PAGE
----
The Fine Arts Museums have acquired the “Catination” Storage Jar (April 12, 1836), an inscribed ceramic created by the American potter and poet David Drake (ca. 1800–ca. 1870s). Drake, who worked in the pottery district of Edgefield, South Carolina, is one of the best known—and one of the relatively few identified—Black artists and craftspeople who were forced to work under the horrific American slavery system. He is famous today because he signed many of his ceramics with his name—“Dave”—and, more rarely, with words and poems, thus preserving his identity for future generations in an era when the names and biographies of enslaved people rarely were recorded.
"Writing American History: The Poetic Jars of David Drake"
Timothy Anglin Burgard, Distinguished Senior Curator and Curator-in-Charge, American Art Department / Feb 26, 2021
Drake was born into slavery, possibly in or near the Edgefield district. He worked in Edgefield’s pottery district from sometime in the 1820s to ca. 1864. The region, rich with natural deposits of high-quality red and white clays, became known for its alkaline-glazed stoneware. Drake likely commenced his career as a potter at the Pottersville Stoneware Manufactory (founded ca. 1816), where he would have learned to dig the clay from stream beds, haul it to the pottery, and then grind it in a “pug mill” to remove air bubbles and ensure uniformity. Eventually, by emulating more experienced potters, Drake graduated to working as a turner. This involved throwing pots on a wheel, glazing them by dipping or ladling, and then firing them for twelve to eighteen hours at about 2,400 degrees in a “groundhog” kiln built into the side of a hill.
Despite having lost a leg—most likely in a train accident in the mid-1830s—Drake is believed to have turned, glazed, and fired thousands of stoneware objects, including storage jars, whiskey jugs, milk pitchers, and butter churns. He gained local renown for the quality of his ceramics, and also for their scale. Two of his storage jars, both dated May 13, 1859, measure over 2 feet tall and have an astonishing capacity of 40 gallons. Spectators often gathered to watch the artist at work. In 1859 the editor of the Edgefield Advertiser newspaper recalled local children watching Drake:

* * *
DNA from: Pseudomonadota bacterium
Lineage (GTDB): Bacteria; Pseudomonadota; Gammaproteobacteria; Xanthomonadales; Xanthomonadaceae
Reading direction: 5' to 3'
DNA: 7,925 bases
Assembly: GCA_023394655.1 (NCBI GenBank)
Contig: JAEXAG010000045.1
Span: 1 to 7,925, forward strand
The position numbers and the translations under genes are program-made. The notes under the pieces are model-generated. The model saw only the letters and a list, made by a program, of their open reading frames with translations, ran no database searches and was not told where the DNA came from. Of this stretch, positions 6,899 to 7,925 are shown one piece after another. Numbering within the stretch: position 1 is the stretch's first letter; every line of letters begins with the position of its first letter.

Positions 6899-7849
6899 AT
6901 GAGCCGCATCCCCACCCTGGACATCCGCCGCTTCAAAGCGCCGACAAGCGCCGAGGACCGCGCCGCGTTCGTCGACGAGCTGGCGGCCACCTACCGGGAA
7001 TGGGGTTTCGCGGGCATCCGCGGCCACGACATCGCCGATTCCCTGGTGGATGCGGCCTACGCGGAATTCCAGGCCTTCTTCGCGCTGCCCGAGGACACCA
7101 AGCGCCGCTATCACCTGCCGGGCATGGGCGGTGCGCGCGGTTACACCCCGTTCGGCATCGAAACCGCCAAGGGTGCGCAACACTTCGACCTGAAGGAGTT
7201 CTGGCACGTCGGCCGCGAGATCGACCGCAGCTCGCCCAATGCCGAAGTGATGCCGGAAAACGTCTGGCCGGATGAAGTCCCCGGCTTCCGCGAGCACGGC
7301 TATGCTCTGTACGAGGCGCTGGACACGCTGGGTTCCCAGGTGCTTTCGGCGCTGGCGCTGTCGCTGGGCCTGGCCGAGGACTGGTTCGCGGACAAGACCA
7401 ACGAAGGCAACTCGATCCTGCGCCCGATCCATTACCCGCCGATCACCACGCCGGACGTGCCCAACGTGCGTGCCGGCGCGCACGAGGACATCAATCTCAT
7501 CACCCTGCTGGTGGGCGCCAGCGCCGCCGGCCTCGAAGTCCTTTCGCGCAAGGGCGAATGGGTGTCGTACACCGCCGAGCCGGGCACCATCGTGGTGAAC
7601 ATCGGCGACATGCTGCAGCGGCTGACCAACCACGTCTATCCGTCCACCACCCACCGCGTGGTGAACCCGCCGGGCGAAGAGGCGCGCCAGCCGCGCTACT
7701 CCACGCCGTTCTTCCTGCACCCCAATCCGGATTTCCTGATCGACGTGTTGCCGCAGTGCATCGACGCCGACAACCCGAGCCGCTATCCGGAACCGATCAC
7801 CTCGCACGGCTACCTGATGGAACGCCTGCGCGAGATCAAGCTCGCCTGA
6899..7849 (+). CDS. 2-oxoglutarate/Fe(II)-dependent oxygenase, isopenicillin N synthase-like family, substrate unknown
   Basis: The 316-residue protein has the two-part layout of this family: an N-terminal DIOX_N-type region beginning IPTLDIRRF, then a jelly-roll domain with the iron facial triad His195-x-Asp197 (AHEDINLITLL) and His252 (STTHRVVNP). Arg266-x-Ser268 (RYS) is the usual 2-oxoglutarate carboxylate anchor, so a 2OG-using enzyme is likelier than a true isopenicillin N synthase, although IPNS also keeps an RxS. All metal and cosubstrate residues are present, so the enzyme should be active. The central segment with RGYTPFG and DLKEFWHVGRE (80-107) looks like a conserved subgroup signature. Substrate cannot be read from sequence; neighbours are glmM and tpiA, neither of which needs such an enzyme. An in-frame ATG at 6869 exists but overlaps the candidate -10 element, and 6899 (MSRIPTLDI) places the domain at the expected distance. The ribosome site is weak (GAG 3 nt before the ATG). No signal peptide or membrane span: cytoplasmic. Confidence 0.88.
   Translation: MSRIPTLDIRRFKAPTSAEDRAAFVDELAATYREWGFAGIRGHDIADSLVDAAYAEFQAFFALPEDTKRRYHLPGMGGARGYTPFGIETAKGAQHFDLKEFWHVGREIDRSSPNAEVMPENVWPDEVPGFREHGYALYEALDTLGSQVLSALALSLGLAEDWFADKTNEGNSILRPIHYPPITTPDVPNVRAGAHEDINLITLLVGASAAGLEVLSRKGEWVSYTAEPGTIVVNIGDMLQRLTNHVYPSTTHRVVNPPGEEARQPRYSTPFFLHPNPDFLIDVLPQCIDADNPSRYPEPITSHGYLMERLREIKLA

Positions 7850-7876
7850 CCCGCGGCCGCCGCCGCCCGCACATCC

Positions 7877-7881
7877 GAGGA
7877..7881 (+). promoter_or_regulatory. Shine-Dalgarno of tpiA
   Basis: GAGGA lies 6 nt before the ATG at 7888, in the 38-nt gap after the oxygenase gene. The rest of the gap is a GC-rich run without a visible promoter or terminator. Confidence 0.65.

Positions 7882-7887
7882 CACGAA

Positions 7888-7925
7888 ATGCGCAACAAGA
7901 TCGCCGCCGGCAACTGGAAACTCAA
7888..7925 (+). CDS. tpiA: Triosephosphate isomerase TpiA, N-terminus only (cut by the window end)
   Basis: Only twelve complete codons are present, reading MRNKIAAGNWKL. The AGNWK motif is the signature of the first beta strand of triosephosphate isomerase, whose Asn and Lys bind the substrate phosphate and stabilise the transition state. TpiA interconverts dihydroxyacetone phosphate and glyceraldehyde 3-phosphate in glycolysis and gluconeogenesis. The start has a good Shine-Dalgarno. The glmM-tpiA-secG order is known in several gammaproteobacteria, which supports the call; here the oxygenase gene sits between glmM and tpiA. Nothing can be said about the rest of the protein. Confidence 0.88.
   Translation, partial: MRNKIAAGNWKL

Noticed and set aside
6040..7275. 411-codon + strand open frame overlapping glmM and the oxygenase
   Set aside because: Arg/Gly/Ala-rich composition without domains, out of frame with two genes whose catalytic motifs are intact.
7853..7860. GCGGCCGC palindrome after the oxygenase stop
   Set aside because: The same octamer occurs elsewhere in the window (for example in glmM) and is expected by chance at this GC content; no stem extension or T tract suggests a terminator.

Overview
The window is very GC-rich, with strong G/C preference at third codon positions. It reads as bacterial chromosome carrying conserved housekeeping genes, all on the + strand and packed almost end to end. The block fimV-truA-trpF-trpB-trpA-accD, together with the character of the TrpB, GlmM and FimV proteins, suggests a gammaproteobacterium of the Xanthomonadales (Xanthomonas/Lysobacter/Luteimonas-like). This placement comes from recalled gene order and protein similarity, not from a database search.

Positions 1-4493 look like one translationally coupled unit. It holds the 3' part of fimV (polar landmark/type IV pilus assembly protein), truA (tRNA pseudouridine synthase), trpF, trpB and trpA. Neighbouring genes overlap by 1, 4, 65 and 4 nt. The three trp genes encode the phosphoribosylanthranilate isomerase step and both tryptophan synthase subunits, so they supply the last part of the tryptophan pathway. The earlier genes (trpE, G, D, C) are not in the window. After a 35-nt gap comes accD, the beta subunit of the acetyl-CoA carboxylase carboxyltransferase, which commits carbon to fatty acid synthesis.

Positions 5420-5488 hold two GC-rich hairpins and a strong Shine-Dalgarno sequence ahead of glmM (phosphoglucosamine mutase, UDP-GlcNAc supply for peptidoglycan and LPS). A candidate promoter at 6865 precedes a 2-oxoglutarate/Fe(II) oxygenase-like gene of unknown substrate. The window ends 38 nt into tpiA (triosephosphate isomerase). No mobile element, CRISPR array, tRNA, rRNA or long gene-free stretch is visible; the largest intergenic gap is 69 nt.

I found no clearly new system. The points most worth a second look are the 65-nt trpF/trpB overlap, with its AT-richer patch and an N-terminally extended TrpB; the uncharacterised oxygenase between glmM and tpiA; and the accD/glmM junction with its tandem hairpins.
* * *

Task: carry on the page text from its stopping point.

“. . . as the clay assumed beneath his magic touch the desired shape of jug, or jar, or crock, or pitcher.”
Remarkably, Drake inscribed some 40 of his approximately 175 surviving works with prose or poetry in an era when both reading and writing by enslaved people were widely prohibited. It is not known when or how Drake learned to read and write. Southern prohibitions against enslaved people obtaining an education, and against reading and writing in particular, were designed to prevent access to additional philosophical, religious, or intellectual arguments against slavery; to preclude the forging of passes and other documents that could pave the way to freedom in the North; and to hinder organized rebellions, like those associated with Denmark Vesey (1822) and Nat Turner (1831). In 1834, the South Carolina General Assembly passed a harsh anti-literacy law that further suppressed these essential human rights.
Possibly Drake learned to read in the wake of the Protestant Second Great Awakening religious revival that swept through South Carolina in the early nineteenth century. Adherents promoted the primacy of the Bible as the medium for personal salvation, prompting some enslavers to permit those they enslaved to read the Bible. Drake may have learned to write through Abner Landrum, founder of the Pottersville Stoneware Manufactory and the owner of the Edgefield Hive newspaper, which could have provided intentional or unintentional access to newpapers, books, paper, pens, and ink. Of Drake’s surviving ceramics, those that are inscribed with words and poems span the years 1834 to 1862. However, the tenuous status of his literacy under the oppressive slavery system is revealed by the long period from 1843 to 1848, during which he produced no inscriptions.